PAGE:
Fast + Epp specs mass timber for new Vancouver schoolsBuildings bearing wall building codes CLT cross-laminated timber earthquake resistance Fast + Epp GCWood Green building Green Construction through Wood HCMA Architecture + Design lateral systems mass timber Natural Resources Canada NRCan schools seismic shear wall UBC University of British Columbia Vancouver School Board VSB wood
The pilot project also involves upgrading earthquake resistance.
Fast + Epp is providing structural engineering services for a Vancouver School Board (VSB) pilot project that will combine mass timber construction with updated earthquake resistance for the board’s Bayview and Sir Mathew Begbie Elementary Schools in the city’s District #39.
British Columbia’s ministry of education is providing nearly $47 million, while nearly $1.5 million is coming from Natural Resources Canada’s (NRCan’s) Green Construction through Wood (GCWood) program, which encourages the use of wood in non-traditional construction projects (including low-rise non-residential). The building material’s benefits reportedly include reducing greenhouse gas (GHG) emissions, helping Canada reach its climate change goals and supporting local value-added manufacturing with regard to British Columbia’s forestry sector. The seismic upgrades, meanwhile, are in line with modern building codes’ safety requirements.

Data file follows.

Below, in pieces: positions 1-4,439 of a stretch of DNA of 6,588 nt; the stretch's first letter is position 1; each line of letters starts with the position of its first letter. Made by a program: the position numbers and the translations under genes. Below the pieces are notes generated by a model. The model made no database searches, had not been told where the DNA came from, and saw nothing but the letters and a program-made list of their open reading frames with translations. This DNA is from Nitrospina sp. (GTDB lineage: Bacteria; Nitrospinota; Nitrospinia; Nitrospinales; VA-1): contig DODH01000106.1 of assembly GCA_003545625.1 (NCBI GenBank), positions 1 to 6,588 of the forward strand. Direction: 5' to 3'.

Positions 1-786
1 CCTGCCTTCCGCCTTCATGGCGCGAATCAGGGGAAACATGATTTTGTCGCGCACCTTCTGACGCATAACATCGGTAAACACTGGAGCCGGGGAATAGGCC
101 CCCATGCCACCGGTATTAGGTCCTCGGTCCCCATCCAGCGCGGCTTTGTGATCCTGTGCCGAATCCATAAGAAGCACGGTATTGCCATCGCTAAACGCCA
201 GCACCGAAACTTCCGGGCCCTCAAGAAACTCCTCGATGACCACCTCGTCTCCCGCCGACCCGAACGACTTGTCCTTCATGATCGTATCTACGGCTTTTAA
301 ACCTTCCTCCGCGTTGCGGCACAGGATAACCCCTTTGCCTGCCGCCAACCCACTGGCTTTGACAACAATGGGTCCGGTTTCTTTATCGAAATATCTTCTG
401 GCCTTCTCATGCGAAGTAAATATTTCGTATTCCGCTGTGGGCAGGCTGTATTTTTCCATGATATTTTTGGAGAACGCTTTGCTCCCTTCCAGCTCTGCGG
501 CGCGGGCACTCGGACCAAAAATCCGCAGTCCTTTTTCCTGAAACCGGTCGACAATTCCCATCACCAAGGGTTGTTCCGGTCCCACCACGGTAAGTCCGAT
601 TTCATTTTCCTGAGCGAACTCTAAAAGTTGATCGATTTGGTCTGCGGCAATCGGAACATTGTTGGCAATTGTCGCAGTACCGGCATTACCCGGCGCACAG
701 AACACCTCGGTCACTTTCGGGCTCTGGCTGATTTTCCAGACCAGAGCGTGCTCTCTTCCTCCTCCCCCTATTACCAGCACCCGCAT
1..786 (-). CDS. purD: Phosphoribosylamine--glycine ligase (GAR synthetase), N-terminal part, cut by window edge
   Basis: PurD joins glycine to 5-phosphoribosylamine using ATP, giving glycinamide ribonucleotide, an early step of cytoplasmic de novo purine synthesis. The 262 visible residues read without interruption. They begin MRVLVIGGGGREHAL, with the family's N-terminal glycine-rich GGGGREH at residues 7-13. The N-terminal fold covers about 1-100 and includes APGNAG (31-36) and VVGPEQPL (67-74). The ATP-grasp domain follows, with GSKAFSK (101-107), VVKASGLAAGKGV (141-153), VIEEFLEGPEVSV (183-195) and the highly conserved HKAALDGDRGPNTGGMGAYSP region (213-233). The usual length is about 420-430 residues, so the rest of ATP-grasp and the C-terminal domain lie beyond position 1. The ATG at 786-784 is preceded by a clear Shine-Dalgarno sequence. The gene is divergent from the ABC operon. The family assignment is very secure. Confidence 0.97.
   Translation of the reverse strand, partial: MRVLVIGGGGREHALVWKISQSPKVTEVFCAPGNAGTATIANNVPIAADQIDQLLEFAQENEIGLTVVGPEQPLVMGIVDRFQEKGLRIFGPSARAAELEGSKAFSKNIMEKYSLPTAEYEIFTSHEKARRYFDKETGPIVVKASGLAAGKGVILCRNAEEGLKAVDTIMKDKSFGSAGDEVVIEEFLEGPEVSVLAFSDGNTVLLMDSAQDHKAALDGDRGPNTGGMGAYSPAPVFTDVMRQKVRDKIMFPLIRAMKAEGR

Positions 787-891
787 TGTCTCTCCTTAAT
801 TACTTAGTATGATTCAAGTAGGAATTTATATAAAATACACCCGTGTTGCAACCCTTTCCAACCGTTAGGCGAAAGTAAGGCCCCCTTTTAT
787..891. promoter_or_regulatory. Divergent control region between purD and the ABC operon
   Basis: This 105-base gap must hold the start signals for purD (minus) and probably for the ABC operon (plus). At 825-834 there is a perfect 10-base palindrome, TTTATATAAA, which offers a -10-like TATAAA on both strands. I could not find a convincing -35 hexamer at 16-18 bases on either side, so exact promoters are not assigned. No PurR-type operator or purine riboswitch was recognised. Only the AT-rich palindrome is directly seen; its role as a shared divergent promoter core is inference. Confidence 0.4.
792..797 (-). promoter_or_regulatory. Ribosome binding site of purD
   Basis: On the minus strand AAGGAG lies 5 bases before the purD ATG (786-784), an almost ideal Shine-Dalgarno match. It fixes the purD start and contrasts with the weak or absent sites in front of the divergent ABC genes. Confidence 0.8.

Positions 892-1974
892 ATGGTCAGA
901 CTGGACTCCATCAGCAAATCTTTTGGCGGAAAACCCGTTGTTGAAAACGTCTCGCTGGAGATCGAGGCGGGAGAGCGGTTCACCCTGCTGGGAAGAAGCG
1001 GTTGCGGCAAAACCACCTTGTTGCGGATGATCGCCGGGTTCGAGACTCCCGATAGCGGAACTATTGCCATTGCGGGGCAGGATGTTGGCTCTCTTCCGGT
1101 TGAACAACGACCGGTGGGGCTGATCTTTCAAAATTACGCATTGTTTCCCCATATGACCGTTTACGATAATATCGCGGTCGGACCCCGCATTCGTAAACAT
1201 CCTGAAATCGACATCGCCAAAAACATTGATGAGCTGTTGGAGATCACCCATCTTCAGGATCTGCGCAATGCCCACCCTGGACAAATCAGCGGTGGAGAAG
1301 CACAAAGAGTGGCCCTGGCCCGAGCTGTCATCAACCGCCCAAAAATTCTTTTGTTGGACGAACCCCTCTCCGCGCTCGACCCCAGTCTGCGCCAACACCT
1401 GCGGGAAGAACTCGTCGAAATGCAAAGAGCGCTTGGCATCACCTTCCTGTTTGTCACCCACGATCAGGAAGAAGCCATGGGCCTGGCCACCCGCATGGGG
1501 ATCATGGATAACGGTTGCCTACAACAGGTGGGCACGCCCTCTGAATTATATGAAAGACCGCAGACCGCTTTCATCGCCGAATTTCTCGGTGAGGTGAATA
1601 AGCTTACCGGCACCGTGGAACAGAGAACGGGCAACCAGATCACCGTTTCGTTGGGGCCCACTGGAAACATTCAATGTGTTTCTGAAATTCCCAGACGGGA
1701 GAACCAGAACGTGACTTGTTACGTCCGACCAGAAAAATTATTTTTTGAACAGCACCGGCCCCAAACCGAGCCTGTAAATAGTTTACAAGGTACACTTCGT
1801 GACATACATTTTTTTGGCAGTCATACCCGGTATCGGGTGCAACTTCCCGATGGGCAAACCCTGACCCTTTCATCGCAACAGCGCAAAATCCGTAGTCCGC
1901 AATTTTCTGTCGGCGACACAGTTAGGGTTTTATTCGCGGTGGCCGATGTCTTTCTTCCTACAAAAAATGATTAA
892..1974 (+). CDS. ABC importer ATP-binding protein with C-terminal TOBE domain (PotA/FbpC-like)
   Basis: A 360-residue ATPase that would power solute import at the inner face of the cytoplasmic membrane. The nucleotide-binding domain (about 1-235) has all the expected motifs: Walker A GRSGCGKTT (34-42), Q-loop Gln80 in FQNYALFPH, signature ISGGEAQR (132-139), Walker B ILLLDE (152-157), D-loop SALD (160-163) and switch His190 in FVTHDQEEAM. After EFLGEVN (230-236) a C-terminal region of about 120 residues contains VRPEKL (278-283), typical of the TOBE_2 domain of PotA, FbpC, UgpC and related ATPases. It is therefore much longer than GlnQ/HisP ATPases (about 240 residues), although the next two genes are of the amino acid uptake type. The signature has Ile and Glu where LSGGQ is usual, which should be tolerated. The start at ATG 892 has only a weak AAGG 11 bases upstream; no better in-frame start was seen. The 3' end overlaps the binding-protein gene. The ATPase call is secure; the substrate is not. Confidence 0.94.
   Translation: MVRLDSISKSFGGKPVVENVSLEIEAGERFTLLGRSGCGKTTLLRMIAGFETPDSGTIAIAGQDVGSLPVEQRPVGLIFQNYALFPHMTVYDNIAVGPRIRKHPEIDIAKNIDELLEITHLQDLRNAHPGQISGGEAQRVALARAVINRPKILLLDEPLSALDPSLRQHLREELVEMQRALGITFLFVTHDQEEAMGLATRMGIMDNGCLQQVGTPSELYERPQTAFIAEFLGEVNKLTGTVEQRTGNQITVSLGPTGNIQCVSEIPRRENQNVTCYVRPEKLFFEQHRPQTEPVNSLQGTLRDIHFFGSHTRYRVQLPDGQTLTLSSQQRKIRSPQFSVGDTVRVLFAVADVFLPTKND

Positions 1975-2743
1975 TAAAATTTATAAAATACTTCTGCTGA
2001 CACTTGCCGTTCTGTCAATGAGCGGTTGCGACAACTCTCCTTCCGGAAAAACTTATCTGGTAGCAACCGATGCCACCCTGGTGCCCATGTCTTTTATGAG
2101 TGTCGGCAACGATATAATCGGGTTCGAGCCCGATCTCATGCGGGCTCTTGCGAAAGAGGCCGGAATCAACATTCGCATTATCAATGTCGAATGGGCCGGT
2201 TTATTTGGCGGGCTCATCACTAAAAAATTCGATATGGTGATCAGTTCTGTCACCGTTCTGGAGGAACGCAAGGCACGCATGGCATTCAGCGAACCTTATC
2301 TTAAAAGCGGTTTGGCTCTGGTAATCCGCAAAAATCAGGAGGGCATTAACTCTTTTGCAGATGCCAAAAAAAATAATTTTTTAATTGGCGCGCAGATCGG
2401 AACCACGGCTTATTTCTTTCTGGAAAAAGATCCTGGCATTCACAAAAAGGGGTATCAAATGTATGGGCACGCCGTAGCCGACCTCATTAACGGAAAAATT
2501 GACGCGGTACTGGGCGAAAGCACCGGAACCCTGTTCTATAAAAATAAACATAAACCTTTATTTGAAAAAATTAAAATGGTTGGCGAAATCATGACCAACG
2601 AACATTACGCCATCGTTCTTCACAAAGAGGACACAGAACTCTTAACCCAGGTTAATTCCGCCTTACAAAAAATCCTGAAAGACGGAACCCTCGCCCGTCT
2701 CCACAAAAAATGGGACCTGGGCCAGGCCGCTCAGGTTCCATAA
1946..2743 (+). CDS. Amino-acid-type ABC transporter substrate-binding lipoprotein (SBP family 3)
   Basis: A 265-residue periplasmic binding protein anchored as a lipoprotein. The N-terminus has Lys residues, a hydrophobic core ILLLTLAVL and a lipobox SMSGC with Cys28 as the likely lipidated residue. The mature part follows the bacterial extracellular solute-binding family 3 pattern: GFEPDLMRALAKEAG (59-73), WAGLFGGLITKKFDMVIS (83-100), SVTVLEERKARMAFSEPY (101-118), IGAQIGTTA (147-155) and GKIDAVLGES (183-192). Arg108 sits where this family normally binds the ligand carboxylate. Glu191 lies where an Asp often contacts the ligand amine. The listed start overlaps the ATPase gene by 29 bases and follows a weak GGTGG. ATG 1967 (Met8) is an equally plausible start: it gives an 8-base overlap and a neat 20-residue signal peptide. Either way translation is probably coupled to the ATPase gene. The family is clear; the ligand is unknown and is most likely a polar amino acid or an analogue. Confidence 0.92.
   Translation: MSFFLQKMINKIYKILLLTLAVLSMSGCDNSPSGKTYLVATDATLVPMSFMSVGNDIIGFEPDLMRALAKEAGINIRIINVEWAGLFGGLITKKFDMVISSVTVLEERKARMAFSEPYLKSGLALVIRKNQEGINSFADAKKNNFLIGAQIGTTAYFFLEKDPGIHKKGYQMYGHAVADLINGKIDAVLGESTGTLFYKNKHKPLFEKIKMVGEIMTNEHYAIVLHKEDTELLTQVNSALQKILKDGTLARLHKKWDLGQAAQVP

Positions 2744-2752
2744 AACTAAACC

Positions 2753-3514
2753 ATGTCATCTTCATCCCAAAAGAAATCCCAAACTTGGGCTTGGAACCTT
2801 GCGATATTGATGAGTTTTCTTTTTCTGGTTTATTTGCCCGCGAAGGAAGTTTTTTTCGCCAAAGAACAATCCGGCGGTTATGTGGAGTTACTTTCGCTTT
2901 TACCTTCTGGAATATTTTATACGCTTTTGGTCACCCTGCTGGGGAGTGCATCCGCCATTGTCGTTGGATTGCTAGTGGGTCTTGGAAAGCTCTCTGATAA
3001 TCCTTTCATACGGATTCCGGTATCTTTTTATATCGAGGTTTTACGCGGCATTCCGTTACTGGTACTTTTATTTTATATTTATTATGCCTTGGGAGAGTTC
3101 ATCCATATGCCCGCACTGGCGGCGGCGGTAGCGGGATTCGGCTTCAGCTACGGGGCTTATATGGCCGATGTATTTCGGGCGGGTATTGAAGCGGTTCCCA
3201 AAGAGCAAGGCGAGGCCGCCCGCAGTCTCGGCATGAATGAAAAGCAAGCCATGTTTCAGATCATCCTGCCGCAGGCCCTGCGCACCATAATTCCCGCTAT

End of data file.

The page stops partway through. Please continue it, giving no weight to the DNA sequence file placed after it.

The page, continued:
“We’ve done physical testing with the University of British Columbia (UBC) of the cross-laminated timber (CLT) bearing walls and lateral systems that will be used in these schools,” says Carla Dickof, P.Eng., associate with Fast + Epp, which is working with HCMA Architecture + Design. “CLT shear walls are certified to national standards and building codes and we have used them on multiple projects. Theses panels will extend two storeys.”
Bayview’s original structure has already been demolished, making way for the new school to be built on the same footprint, with two storeys of classrooms, teaching areas, a gym and a neighbourhood learning centre. Sir Mathew Begbie, on the other hand, is a completely new 34,000-sf design with open learning spaces. Both builds are intended to set the stage for further mass-timber schools in the future.
“These two schools serve as a great example of the potential that can be realized with mass timber construction,” says Nick Bevilacqua, P.Eng., principal with Fast + Epp. “In addition to meeting the demands of the seismic mitigation program, the timber framing systems used in these buildings will provide warm, inviting spaces.”